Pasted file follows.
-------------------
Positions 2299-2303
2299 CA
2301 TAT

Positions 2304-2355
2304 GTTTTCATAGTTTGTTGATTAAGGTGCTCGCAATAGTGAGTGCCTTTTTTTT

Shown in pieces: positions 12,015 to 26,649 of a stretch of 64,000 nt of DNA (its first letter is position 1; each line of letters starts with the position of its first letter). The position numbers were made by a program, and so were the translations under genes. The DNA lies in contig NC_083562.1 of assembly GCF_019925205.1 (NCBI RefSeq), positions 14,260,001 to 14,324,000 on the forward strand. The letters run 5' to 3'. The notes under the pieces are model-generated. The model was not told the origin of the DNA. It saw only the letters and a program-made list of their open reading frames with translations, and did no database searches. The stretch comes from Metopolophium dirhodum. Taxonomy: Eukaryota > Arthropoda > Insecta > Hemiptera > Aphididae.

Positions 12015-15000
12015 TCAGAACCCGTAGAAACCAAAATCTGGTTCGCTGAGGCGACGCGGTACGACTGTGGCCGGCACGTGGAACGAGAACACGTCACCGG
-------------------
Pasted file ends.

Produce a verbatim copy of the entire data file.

Positions 2299-2303
2299 CA
2301 TAT

Positions 2304-2355
2304 GTTTTCATAGTTTGTTGATTAAGGTGCTCGCAATAGTGAGTGCCTTTTTTTT

Shown in pieces: positions 12,015 to 26,649 of a stretch of 64,000 nt of DNA (its first letter is position 1; each line of letters starts with the position of its first letter). The position numbers were made by a program, and so were the translations under genes. The DNA lies in contig NC_083562.1 of assembly GCF_019925205.1 (NCBI RefSeq), positions 14,260,001 to 14,324,000 on the forward strand. The letters run 5' to 3'. The notes under the pieces are model-generated. The model was not told the origin of the DNA. It saw only the letters and a program-made list of their open reading frames with translations, and did no database searches. The stretch comes from Metopolophium dirhodum. Taxonomy: Eukaryota > Arthropoda > Insecta > Hemiptera > Aphididae.

Positions 12015-15000
12015 TCAGAACCCGTAGAAACCAAAATCTGGTTCGCTGAGGCGACGCGGTACGACTGTGGCCGGCACGTGGAACGAGAACACGTCACCGG